The two main devices (symbols) in the Rickman blazon are the pile and buck. The three main tinctures (colors) are gules, sable and azure .
The bold red colour on a heraldic shield is known as gules. It has a long history within heraldry, it is known that one of those who besieged the scottish castle of Carlaverock in 1300 was the French knight Euremions de la Brette who had as his arms a simple red shield.1The Siege of Carlaverock, N. Harris, Nichols & Son, London, 1828, P180. The word gules is thought to come from the Arabic gule, or “red rose” 2Boutell’s Heraldry, J.P. Brooke-Little, Warne, (revised Edition) London 1970, P 313. Later writers associated it with the precious stone ruby and the metal iron 3Understanding Signs & Symbols – Heraldry, S. Oliver & G. Croton, Quantum, London, 2013, P53, perhaps because of the red glow of iron in the heat of the blacksmith’s forge.
Sable, the deep black so often found in Heraldry is believed to named from an animal of the marten family know in the middle ages as a Sabellinœ and noted for its very black fur 4A Glossary of Terms used in British Heraldry, J.H. Parker, Oxford, 1894, Entry:Sable. In engravings, when colors cannot be shown it is represented as closely spaced horizontal and vertical lines, and appropriately is thus the darkest form of hatching, as this method is known 5Boutell’s Heraldry, J.P. Brooke-Little, Warne, (revised Edition) London 1970, P 26. Although it may seem a sombre tone, and does indeed sometimes denote grief, it is more commonly said to represent Constancy 6The Symbolisms of Heraldry, W. Cecil Wade, George Redway, London, 1898 P35.
The bright, strong blue color in Heraldry is known in English as azure, and similarly in other European languages – azul in Spanish, azurro in Italian and azur in French. The word has its roots in the Arabic word lazura, also the source of the name of the precious stone lapis lazuli 7A Glossary of Terms used in British Heraldry, J.H. Parker, Oxford, 1894, Entry:Azure. Despite this, those heralds who liked to associate colours with jewels chose instead to describe blue as Sapphire. According to Wade, the use of this colour symbolises “Loyalty and Truth” 8The Symbolisms of Heraldry, W. Cecil Wade, George Redway, London, 1898 P36.
The pile was originally quite a simple shape, being a triangle reaching from the top of the shield down to a point near the lower centre 9A Glossary of Terms used in British Heraldry, J.H. Parker, Oxford, 1894, Entry:Pile. A clear example being that of CHANDOS awarded in 1337, Or a pile gules. There is some argument as to the origin, Wade suggests some similarity with the meaning of “pile” in construction (a foundation) and hence that the shape could be adopted by those who have demonstrated some ability in the building trade 10The Symbolisms of Heraldry, W. Cecil Wade, George Redway, London, 1898 P48. An earlier writer, Guillim, perhaps more plausibly suggested that the shape echoes those of a pennant or triangular flag 11A Display of Heraldry, J. Guillim, Blome, London, 1679, P52 The shape is quite distinctive however and became popular, leading to many embellishments to distinguish it from its close fellows, with multiple piles meeting at various points, starting from various edges and with additional decoration, leading to potentially quite complex descriptions!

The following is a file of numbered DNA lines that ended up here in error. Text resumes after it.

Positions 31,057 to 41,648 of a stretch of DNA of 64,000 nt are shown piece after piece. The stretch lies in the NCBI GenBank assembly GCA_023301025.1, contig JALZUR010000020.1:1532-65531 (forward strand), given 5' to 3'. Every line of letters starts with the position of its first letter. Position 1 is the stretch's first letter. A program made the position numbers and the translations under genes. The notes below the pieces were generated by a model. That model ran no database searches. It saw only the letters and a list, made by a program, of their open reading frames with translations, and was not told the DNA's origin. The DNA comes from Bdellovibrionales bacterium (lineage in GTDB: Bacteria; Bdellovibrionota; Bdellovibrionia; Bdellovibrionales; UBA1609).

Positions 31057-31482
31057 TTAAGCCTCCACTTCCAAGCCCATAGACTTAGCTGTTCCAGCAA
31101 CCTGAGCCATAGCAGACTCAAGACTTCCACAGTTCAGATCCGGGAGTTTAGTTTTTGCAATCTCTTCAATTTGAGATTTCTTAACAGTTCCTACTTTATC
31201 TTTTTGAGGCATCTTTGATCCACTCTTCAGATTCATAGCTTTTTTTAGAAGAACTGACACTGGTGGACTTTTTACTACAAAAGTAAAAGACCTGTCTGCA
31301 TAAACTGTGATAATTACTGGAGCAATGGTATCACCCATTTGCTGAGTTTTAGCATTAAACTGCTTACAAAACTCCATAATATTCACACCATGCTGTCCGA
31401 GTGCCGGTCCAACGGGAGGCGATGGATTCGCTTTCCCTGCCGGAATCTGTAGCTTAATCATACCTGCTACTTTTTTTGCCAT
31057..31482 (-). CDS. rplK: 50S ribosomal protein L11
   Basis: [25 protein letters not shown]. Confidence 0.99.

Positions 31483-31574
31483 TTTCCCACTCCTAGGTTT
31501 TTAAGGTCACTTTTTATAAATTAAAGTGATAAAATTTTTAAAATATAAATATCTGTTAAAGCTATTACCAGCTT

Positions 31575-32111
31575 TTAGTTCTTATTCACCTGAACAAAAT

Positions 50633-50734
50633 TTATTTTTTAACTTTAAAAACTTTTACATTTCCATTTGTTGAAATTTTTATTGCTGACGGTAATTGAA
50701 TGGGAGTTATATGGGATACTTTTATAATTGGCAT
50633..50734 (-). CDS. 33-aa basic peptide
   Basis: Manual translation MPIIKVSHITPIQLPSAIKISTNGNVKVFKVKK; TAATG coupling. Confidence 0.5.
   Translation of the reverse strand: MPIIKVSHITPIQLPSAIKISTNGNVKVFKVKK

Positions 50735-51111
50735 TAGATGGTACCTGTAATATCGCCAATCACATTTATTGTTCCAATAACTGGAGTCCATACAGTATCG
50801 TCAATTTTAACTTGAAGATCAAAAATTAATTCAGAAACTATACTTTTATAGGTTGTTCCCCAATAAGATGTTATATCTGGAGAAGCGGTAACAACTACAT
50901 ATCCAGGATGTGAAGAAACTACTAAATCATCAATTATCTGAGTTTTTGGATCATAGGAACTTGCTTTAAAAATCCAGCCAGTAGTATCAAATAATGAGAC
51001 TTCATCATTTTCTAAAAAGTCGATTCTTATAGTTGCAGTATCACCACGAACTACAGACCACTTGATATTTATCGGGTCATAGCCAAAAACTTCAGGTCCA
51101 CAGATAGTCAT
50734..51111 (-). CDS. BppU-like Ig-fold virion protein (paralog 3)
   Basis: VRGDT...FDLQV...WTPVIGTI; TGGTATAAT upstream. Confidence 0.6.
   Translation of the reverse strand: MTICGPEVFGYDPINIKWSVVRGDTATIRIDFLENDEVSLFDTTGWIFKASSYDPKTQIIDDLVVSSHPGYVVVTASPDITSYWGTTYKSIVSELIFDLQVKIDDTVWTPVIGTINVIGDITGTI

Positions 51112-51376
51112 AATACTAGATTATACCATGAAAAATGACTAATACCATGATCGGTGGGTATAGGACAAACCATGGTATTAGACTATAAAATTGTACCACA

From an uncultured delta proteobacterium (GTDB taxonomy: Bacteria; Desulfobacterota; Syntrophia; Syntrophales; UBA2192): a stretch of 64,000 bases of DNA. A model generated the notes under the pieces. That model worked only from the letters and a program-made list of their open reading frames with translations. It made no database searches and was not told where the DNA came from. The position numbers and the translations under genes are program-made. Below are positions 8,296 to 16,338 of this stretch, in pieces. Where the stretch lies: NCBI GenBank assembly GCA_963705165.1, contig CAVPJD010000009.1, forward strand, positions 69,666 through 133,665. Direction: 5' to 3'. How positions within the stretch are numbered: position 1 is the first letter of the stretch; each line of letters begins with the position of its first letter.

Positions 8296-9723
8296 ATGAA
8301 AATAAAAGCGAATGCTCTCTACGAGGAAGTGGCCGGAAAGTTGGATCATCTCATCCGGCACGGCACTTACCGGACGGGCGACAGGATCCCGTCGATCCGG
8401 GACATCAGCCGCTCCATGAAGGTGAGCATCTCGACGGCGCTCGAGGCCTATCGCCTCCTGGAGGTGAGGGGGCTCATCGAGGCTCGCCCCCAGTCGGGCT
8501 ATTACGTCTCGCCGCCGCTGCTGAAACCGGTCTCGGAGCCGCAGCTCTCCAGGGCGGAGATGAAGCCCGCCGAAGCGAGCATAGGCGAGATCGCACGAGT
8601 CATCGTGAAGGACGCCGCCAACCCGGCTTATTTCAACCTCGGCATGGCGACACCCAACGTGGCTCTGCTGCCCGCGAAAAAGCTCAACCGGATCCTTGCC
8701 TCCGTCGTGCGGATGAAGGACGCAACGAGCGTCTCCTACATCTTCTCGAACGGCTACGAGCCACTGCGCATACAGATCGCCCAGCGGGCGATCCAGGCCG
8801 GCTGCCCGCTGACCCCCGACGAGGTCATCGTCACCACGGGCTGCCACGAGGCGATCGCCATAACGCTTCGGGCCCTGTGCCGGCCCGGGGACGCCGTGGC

We should be surprised to find the stag or buck, noble quarry of many a mediaeval hunt, being illustrated in many a coat of arms. 12Boutell’s Heraldry, J.P. Brooke-Little, Warne, (revised Edition) London 1970, P 69. It shares many of the poses to be found with the lion, but also one almost unique to the deer, grazing, as if the animal is still unaware of the hunter’s approach. 13A Glossary of Terms used in British Heraldry, J.H. Parker, Oxford, 1894, Entry:Deer. In common with all symbols related to the hunt we probably need look further for their intended meaning than the pleasure taken by the holder in such pursuits! 14The Symbolisms of Heraldry, W. Cecil Wade, George Redway, London, 1898 P30